Environmental Audit CommitteeWritten evidence submitted by the Society of Motor Manufacturers and Traders (SMMT)


1. The Society of Motor Manufacturers and Traders (SMMT) supports the interests of the UK automotive industry at home and abroad, promoting a united position to government, stakeholders and the media. The UK automotive industry is dynamic and globally competitive. Our sector is a vital part of the UK economy with £50 billion turnover and £10 billion value added. With over 700,000 jobs dependent on the industry, it accounts for 11% of total UK exports and invests £1.3 billion each year in R&D. The industry plays an important role in the UK’s trade balance, with vehicle manufacturers exporting almost 80% of production. The UK is home to the world’s largest number of low volume vehicle manufacturers.

2. SMMT welcomes the opportunity to input to this inquiry. SMMT has recently outlined the views stated in this paper in its own industrial strategy paper and will also be submitting these views in its comprehensive response to the Chancellor ahead of the Autumn Statement 2012. Should any more information be required please do not hesitate to contact us.


3. The automotive sector welcomes recent statements on Industrial Strategy and sees long-term sustainable growth, delivered by a re-balanced economy with a stronger UK manufacturing sector, as essential for the UK. The global automotive industry has shown its commitment to the UK through unprecedented levels of investment announcements, totalling almost £6 billion over the last two years. This investment provides a unique window of opportunity to deliver long term growth and capabilities in our sector.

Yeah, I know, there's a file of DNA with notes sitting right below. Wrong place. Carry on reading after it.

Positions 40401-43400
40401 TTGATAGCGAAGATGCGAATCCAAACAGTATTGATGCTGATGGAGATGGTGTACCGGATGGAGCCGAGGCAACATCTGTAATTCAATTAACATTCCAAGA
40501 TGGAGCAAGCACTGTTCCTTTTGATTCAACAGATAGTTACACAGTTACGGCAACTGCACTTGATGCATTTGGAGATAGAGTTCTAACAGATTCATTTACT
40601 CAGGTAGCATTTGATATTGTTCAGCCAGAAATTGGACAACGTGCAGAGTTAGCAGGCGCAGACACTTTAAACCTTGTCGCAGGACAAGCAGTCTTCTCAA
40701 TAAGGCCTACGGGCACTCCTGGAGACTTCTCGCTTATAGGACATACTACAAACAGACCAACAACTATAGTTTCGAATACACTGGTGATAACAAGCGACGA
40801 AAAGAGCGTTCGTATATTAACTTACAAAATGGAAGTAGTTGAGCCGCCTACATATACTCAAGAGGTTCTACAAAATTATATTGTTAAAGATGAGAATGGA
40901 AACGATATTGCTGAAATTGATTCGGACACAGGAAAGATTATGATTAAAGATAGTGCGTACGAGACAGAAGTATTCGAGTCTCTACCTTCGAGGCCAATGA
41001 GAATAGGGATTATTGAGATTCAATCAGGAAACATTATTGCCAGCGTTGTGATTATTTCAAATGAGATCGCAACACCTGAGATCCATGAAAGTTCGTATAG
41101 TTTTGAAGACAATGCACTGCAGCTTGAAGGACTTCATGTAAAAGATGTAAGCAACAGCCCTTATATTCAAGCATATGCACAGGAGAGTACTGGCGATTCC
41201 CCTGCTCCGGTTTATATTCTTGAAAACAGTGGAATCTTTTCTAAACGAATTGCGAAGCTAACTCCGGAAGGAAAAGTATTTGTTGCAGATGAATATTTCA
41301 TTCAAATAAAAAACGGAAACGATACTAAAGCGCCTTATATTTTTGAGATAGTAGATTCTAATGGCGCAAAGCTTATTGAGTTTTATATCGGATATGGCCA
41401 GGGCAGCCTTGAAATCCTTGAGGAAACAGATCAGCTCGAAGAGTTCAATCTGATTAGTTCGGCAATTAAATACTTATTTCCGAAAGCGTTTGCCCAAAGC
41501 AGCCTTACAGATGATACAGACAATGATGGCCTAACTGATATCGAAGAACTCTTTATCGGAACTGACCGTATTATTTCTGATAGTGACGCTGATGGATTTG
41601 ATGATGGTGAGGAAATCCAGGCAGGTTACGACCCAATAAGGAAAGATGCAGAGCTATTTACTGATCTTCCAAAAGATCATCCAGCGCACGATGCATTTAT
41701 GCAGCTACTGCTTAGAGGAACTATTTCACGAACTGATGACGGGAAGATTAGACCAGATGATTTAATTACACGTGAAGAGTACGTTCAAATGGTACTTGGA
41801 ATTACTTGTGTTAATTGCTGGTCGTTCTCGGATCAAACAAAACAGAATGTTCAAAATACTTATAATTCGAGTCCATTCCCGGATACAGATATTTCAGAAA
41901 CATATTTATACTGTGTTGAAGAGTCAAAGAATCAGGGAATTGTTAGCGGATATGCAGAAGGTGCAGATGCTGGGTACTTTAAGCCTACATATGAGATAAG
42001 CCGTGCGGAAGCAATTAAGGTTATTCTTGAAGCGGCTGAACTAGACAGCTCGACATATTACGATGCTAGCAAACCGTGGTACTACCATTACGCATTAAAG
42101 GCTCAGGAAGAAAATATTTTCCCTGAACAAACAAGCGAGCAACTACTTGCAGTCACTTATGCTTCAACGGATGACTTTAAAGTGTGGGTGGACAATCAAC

4. We believe that only an explicit UK industrial strategy that delivers long-term policy making and support structures and focuses on six critical policy areas—proactive government-industry collaboration, support for the Automotive Council’s five sticky technologies, a leading ultra-low carbon vehicle market, delivering supply chain opportunities & access to finance, developing the UK’s flexible workforce, and a strong voice in Europe—will secure the long-term growth and jobs prospects that the automotive sector can provide for the UK.

5. Through the Automotive Council industry and government are creating joint commitment and focus on the UK’s strategic opportunities in automotive around ultra low carbon technologies and growth in the supply chain. Making the UK a lead supplier and market for low and ultra-low carbon vehicles (ULCVs) to foster growth, innovation and jobs is an ambition that enjoys support across party lines and is at the heart of the work by industry and government in the Automotive Council and through the Office for Low Emission Vehicles (OLEV).

6. Long-term policy making and support structures which provide continuity are critical, and the annual Budget process needs to reflect this. Until Budget 2012 the UK was leading internationally in offering a consistent, visible and significant package of incentives for consumers, businesses and industry to grow the early market for ULCVs. The Plug In Car and Van grants, support for infrastructure, capital allowances and exemptions for ULCVs under VED and CCT for private buyers and business drivers were critical elements of this package that influence manufacturers’ decisions on where to market and locate manufacturing activity on ultra low carbon vehicles.

7. In Budget 2012, market confidence has been significantly damaged by the decision to raise CCT from zero for electric vehicles to 13% for all vehicles below 95g/km CO2 by 2015, rising to 15% in 2016, effectively disincentivising ULCVs amongst early adopters. This unexpected announcement has caused fleet market instability and mixed messages on market support and government ambitions. It brings into question the commitment by government and post-2015 prospects for the incentives necessary to accelerate market transformation to match the UK’s industrial ambitions and carbon policies (Carbon Budgets).